Thursday, April 25, 2024

High and dry for many as we go into March

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Conditions are now ‘incredibly dry’ in parts of New Zealand, says WeatherWatch’s Phil Duncan.
NIWA forecasts indicate much of the region could enter the ‘dry’ category over the next 35 days.
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It is incredibly dry around parts of New Zealand as we end February and cross into March. Often there is no sudden change to our pattern at this time of year though the mornings are cooler, the dews heavier and the afternoons often still mild to hot. 

Conditions are now very dry and some regions are especially so: Marlborough, Wellington, Wairarapa, Hawke’s Bay (south of the Napier-Taupō Highway), Horowhenua and Manawatū, many parts of Northland, Auckland, Coromandel Peninsula and Bay of Plenty (although BoP may have some pockets of relief just in the days before we print this). 

Then we have Nelson, parts of Canterbury and into Central Otago. Twelve months ago only Nelson, Blenheim and Christchurch/Rangiora were in this very dry state and of course the North Island was saturated from Cyclone Gabrielle, the Auckland floods and other rain events.

NZ’s very dry end to summer is thanks to El Niño, which took a while to get going but has been in place all summer. 

People in the South Island and lower North Island have been increasingly telling us the windy weather has really been a theme. This windy weather is a classic sign of El Niño with high pressure parked a lot over southern Australia and to NZ’s north – and this encourages plenty of westerly winds.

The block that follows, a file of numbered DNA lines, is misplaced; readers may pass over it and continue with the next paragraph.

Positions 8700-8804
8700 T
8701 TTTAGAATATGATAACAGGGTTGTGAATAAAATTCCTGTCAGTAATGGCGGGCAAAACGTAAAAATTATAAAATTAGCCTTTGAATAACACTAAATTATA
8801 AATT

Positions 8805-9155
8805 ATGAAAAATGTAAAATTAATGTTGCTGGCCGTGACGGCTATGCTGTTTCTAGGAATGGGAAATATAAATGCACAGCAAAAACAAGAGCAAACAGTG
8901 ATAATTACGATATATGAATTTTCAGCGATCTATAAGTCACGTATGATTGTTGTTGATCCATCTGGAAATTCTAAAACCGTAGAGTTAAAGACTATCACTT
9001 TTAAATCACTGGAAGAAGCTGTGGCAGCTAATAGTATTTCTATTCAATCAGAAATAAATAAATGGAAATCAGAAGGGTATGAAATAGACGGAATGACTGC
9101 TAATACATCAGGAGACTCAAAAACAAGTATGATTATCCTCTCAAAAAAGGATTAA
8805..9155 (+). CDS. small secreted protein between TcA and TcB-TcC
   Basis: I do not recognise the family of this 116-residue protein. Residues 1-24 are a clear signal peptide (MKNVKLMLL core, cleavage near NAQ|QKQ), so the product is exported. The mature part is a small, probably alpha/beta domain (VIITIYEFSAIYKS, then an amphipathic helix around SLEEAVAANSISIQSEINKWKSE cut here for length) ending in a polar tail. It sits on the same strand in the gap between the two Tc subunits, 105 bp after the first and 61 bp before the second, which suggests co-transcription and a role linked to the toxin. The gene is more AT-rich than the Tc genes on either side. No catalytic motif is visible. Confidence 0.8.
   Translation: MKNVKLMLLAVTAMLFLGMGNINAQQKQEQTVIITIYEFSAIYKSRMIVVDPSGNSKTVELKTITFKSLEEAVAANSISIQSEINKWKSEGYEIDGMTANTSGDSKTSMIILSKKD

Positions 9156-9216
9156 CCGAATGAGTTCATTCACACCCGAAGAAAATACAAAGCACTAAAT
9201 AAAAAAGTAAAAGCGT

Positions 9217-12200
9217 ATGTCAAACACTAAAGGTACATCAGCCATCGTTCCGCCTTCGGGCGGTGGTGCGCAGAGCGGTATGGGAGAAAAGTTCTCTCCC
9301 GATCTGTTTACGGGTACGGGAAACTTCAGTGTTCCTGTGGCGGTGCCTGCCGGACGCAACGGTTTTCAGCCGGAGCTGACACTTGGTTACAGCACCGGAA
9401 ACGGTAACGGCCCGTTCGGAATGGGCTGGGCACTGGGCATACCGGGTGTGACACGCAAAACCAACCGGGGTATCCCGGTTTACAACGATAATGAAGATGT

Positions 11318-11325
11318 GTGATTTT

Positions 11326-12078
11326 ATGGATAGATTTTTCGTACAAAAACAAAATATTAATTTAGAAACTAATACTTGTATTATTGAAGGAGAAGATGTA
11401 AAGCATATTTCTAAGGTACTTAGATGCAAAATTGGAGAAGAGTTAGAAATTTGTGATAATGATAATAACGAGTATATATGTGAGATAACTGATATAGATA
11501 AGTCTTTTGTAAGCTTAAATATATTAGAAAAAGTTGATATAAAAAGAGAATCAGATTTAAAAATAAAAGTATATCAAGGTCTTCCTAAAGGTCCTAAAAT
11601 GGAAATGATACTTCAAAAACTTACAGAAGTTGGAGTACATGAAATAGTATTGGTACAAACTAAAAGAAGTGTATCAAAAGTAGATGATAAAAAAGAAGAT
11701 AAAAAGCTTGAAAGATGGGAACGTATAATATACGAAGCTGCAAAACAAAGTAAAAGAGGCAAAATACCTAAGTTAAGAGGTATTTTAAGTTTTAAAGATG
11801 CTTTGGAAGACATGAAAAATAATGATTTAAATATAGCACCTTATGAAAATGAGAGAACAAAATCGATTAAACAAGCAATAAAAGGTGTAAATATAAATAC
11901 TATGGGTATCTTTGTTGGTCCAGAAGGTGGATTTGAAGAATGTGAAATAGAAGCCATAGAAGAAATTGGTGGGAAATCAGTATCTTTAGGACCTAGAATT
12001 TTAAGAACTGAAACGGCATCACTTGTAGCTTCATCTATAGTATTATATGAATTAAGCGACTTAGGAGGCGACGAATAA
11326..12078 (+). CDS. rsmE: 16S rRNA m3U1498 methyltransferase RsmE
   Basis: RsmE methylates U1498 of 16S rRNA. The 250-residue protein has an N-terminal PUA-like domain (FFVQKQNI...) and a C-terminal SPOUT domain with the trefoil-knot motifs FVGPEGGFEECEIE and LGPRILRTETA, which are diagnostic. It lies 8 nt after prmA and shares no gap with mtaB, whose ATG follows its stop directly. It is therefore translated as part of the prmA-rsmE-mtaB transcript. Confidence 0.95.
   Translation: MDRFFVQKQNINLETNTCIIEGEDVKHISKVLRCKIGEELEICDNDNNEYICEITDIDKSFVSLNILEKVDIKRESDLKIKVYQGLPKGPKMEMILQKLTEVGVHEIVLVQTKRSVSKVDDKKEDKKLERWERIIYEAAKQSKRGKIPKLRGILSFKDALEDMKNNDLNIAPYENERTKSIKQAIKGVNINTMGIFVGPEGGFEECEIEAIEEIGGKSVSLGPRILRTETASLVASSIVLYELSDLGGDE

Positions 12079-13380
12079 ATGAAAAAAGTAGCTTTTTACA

Also, high pressure is crossing NZ with dry weather. When highs arrive they usually bring in a cooler southerly flow (we saw frosts around Central Otago on Wednesday last week). When the highs move out to NZ’s east we then get a time with hotter nor’westers and sub-tropical airflows. 

Temperature-wise, Southland and Coastal Otago have been cooler this summer – along with Victoria and Tasmania in Aussie also receiving these injections of Southern Ocean airflows from time to time with passing cold fronts. 

The angle of these fronts means the Southern Alps and the ranges of the upper South Island and lower/eastern North Island limit how much rain can go east and north. With so much high pressure to the north of the country, that is keeping calmer, drier and often settled weather for the top half of the North Island.

The big dry hot summer we and others warned about last year is now here – and because El Niño and autumn share similar weather (that is, windier westerlies) it tends to make autumn more autumn-like. A hat on a hat, as we said back in spring. 

Our March ClimateWatch outlook is issued this Friday at RuralWeather.co.nz and we’ll have more details about how that month is shaping up in the first Farmers Weekly of March next week.

Comparing this time a year ago (late February ’23) with current conditions (late February ’24) shows soil moisture deficits across the country are much more severe this year. Map: Niwa

Upcoming Highlights:

• Monday is fairly dry but a few showers in the north of NZ, and a weak front approaches the south

• Tuesday and Wednesday sees that cold front move up the east of NZ towards Hawke’s Bay – totals aren’t huge

• Wednesday and Thursday sees high pressure then move back in briefly

• Showers and patchy rain possible from the west for the weekend

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